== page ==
2. That he has a bias or prejudice against any of the law applicable to the case upon which the defense is entitled to rely, either as a defense to some phase of the offense for which the defendant is being prosecuted or as a mitigation thereof or of the punishment therefor."

These grounds for a challenge for cause are exclusive. And as can be seen, the basis for challenge urged by appellant is not included in the list above. Thus the trial court properly overruled appellant's challenge. The eleventh ground of error is overruled.

In his sixth ground of error, appellant argues that the trial court impermissibly restricted his voir dire examination of venireman Newman. During voir dire examination by appellant, Newman testified that he lived next door to the Brazos County District Attorney. Thereafter the following occurred:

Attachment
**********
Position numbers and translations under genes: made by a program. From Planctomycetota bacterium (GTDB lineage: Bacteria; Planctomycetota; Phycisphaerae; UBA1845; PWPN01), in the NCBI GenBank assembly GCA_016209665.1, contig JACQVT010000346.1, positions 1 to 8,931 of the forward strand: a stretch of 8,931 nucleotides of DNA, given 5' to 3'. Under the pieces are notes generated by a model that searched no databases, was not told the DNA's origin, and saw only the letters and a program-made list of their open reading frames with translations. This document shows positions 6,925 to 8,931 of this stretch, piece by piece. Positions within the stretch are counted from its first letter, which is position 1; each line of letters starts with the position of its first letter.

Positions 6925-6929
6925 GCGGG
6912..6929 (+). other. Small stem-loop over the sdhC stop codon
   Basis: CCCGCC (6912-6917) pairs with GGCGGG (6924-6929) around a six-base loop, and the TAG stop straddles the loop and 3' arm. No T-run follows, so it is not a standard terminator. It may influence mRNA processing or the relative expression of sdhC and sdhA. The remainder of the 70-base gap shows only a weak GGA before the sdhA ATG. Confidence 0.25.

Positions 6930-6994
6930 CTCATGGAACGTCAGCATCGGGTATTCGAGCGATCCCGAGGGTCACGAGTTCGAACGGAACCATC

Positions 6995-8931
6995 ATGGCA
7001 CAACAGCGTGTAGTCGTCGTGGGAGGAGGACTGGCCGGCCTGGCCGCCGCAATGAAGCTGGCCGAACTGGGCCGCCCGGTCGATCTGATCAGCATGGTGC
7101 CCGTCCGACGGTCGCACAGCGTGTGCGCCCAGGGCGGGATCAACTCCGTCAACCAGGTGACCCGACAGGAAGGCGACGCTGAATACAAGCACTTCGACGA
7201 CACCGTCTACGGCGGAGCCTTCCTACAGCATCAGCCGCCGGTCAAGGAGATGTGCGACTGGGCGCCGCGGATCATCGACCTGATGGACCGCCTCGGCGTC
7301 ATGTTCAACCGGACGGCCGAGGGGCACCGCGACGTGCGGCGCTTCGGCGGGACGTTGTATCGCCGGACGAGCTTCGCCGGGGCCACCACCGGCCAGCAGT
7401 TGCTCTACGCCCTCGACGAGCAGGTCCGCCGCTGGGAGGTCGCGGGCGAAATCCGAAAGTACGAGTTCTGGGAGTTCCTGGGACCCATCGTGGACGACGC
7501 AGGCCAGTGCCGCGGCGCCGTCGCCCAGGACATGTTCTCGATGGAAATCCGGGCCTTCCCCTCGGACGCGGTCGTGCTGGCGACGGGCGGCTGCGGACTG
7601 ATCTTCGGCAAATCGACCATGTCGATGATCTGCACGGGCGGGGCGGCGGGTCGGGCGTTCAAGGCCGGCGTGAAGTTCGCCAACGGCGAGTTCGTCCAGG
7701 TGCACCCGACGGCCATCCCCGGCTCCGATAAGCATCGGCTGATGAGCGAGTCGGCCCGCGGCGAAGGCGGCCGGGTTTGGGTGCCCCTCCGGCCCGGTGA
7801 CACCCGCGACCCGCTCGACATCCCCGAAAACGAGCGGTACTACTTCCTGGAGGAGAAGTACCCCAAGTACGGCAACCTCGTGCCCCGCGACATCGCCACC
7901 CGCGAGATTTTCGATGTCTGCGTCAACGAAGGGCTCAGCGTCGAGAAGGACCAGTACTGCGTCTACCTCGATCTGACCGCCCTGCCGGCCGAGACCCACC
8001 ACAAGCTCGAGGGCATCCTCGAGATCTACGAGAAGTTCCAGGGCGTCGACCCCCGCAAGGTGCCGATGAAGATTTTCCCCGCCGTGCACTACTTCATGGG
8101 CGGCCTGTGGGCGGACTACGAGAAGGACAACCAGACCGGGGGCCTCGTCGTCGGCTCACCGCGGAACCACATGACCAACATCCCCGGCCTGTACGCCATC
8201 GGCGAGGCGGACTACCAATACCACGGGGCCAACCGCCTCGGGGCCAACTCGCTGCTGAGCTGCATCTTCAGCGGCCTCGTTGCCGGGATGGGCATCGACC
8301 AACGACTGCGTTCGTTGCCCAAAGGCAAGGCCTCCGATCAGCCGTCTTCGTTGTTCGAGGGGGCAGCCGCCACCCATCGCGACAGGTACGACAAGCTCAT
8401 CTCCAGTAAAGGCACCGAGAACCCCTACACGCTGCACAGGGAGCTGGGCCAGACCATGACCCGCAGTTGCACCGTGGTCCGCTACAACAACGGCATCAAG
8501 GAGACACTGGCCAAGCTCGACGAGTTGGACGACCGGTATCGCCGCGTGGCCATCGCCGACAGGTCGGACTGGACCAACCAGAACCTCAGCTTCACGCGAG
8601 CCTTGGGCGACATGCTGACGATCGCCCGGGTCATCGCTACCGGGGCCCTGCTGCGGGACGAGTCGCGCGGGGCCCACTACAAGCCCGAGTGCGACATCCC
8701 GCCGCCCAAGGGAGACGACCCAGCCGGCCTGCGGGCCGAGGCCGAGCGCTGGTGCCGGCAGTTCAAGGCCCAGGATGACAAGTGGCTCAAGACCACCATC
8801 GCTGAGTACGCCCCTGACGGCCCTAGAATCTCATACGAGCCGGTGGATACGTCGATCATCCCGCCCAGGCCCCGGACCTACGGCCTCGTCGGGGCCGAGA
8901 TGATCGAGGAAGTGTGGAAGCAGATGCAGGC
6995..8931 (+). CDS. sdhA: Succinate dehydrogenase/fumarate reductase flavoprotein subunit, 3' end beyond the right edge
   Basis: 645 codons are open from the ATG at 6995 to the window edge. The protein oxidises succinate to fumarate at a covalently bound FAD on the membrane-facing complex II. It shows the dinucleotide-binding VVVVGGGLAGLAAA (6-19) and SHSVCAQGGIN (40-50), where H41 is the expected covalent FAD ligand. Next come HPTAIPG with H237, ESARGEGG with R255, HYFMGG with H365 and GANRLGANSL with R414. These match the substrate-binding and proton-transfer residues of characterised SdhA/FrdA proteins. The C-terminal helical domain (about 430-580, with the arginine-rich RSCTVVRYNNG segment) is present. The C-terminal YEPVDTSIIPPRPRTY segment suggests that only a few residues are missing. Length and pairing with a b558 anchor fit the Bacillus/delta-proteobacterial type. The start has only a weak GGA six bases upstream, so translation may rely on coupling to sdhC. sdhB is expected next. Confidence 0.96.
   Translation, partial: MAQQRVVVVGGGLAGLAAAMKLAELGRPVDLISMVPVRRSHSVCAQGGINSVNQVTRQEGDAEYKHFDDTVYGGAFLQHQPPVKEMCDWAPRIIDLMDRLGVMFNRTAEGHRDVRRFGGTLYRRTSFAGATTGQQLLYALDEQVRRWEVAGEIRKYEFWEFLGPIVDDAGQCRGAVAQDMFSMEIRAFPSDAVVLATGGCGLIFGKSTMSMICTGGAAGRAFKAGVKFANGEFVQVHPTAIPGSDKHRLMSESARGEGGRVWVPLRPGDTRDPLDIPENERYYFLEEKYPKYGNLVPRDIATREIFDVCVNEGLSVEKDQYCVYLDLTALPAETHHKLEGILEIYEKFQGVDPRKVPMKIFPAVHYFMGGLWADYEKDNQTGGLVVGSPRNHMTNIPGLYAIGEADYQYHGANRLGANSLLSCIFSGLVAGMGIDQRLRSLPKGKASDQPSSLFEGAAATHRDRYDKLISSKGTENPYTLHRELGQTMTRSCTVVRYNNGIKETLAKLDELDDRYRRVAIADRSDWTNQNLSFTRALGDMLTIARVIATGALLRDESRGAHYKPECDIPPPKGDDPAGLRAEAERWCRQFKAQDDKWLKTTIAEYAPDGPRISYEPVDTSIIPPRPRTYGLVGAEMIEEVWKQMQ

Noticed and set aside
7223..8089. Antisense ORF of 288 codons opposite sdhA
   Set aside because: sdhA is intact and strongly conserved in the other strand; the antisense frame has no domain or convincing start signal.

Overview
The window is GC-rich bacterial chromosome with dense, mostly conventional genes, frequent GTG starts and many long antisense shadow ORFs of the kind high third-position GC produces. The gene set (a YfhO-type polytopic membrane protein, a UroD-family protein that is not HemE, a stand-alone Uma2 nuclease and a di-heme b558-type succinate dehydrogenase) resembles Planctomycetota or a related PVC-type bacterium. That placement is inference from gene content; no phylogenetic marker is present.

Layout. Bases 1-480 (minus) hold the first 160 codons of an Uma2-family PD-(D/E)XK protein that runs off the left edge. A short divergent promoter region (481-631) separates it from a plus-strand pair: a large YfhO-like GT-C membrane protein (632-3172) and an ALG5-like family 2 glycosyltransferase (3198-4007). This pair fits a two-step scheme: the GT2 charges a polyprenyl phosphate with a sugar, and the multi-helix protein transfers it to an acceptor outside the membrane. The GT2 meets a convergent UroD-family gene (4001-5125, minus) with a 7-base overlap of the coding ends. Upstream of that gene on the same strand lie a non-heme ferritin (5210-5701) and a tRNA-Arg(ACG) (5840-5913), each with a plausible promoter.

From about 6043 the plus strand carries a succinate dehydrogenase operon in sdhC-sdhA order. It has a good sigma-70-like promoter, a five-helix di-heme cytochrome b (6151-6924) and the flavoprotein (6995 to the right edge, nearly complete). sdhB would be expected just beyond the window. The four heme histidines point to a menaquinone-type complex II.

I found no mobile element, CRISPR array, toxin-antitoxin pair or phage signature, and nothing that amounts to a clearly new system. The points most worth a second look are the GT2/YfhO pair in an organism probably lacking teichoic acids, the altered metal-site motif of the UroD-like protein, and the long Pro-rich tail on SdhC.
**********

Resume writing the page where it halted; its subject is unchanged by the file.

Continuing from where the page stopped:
"MR. BENNETT: And if it's developed on the trial of this case that the case is being tried by the Assistant District Attorney at the insistence of Mr. Bryan ... insistence of Mr. Bryan, would that be likely or liable to influence you or bias or prejudice you one way or the other in arriving at your verdict as an individual juror?

"MR. NEWMAN: I would hope not, Mr. Bennett. I'm also a neighbor of Mr. Lawrence [one of the defense attorneys] and have known him so

"MR. BENNETT: And Mr. Bryan has been subpoenaed as a witness. You live close to Mr. Lawrence, you live close to ... next-door neighbor to Mr. Bryan, the District Attorney?

"MR. NEWMAN: Yes, sir.

"MR. BENNETT: And Mr. Bryan may be called to testify. You and Mr. Bryan are friends?